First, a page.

The models show that if you are a low-skill, low qualification worker, you will have trouble earning enough to meet the minimum sum. About 700,000 workers currently make less than $20k per year. Or about $1670 per month (without bonus). These workers are projected to be short of the minimum sum by about $38,000 (see model A). 

[From a report:
The employment rate of Singaporeans aged 55 to 64 hit a record high last year, at 66 per cent, up from 65 per cent in 2013.]

Of course, employment and salaries for the individual are not static. Over time, salaries may rise or fall, or stagnate. Today, you may be part of the 700,000 with no income worth taxing. In a few years time, you may find yourself "promoted" to the rank of "taxpayer".

However, if employment trends change, then an assumption of a traditional model of relatively stable employment and a "career" path for employees, with starting salaries and regular increments may be unrealistic.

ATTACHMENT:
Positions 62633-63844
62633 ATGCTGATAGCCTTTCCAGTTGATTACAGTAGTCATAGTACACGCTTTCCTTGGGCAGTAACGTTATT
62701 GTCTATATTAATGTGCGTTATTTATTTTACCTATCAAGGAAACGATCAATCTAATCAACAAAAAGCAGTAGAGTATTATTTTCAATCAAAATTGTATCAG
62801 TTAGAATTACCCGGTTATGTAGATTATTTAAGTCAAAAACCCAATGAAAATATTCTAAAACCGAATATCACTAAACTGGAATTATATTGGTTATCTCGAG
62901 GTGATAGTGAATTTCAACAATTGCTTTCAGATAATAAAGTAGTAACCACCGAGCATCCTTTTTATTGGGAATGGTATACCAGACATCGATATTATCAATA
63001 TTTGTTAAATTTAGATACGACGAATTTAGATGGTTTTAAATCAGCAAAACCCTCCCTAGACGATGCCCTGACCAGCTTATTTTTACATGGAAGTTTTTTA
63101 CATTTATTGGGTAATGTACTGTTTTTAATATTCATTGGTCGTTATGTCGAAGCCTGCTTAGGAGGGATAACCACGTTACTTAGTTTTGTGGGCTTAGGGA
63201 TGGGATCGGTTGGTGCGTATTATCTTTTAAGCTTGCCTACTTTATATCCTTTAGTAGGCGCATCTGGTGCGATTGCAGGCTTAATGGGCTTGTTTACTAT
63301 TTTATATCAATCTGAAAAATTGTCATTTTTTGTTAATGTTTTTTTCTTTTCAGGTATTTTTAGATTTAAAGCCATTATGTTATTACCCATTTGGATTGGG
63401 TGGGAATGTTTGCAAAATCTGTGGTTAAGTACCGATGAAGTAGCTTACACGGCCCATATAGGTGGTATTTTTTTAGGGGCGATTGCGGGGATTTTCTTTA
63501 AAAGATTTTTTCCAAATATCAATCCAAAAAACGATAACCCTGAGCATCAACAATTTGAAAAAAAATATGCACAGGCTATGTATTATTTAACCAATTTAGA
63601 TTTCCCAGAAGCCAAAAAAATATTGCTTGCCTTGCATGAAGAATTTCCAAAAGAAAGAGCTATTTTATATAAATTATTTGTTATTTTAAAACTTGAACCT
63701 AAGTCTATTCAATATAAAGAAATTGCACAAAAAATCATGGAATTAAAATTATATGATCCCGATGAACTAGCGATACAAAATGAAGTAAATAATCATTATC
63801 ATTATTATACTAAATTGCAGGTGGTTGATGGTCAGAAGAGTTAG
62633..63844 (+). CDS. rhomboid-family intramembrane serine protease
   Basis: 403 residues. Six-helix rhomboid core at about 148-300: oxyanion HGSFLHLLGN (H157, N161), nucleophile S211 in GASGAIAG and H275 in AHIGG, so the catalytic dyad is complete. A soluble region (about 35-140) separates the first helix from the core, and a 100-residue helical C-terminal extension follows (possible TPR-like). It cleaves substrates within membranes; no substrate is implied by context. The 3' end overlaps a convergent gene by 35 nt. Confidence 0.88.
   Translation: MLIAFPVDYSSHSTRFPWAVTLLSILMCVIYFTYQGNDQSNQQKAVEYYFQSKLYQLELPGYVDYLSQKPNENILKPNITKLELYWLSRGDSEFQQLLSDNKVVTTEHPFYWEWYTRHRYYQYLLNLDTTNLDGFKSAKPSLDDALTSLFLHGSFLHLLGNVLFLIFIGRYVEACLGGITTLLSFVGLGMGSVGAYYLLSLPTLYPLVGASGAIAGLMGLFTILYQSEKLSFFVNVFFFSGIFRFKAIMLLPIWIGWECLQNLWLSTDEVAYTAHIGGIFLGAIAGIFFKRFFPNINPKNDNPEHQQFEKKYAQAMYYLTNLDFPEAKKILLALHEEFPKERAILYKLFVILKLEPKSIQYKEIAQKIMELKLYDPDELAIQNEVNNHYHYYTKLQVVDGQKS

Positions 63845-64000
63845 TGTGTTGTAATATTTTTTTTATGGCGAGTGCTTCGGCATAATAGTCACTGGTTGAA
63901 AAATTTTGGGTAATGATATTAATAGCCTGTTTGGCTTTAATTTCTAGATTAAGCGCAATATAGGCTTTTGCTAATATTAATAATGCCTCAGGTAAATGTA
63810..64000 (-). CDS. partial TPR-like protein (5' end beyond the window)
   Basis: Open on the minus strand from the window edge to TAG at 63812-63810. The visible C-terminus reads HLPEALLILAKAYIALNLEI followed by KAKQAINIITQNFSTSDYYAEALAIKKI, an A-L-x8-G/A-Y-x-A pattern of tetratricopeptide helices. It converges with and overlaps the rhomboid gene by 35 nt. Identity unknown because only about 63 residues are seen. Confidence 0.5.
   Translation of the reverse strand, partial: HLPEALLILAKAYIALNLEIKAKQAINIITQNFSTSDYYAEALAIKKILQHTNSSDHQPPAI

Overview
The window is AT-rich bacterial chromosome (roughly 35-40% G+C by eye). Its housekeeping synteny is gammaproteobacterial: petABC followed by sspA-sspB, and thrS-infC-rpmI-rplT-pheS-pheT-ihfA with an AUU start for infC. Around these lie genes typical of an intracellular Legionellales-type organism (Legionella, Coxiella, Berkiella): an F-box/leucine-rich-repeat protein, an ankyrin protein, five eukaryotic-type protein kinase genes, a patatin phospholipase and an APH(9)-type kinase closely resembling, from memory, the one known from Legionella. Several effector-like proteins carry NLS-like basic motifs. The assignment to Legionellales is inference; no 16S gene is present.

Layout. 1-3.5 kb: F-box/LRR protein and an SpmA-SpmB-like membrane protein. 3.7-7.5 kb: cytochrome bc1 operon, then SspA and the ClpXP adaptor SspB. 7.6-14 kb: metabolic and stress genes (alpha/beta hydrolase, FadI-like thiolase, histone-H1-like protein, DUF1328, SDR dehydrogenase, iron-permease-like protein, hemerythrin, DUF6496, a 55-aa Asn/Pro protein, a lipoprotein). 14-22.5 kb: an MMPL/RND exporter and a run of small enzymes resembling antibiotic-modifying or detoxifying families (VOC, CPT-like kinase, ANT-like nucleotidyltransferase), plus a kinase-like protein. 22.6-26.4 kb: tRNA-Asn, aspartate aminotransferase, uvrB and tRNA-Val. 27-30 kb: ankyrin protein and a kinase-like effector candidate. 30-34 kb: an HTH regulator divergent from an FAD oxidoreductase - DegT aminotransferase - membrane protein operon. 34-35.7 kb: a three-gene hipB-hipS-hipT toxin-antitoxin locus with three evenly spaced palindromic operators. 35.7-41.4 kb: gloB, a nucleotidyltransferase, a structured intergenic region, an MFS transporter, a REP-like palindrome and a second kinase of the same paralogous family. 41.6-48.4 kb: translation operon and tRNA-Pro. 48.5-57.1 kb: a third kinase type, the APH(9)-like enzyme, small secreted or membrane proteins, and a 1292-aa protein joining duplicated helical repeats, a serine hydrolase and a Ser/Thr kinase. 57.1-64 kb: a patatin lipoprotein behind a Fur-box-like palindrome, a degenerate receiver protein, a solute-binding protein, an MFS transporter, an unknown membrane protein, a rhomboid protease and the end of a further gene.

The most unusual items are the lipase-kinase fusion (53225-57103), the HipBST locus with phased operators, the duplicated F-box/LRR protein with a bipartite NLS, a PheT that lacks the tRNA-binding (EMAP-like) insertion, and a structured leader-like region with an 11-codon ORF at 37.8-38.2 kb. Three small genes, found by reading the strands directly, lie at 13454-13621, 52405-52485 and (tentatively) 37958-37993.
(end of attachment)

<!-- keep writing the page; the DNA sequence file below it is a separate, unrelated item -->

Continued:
Conversely, most Singaporeans (about 2/3 of each cohort) will eventually attain post-secondary qualification. Most will have tertiary qualification (about 60%) with a diploma or degree. They will be looking for PMET job vacancies. 

But if globalisation and computerisation, and automation (the second machine age) were to hollow out the middle management, will there be jobs for the M&E (managers and executives) in PMET ?

The problem is not the minimum sum. The problem is meeting the minimum sum. 

The argument against the minimum sum has so far been about avoiding having to contribute to a minimum sum at 55, for eventual payout at 65 via CPF Life.

The arguments have been short-sighted and self-serving - CPF members wanting to be able to access a larger piece of the pie that is their CPF savings.

However, the true problem is that if you cannot meet the minimum sum at 55, you would have difficulties at 65. Unless you have the good fortune to die before then. 

Moreover, the next generation will likely have more difficulties meeting the minimum sum, and more importantly being prepared for retirement.

Lower income workers will need more help.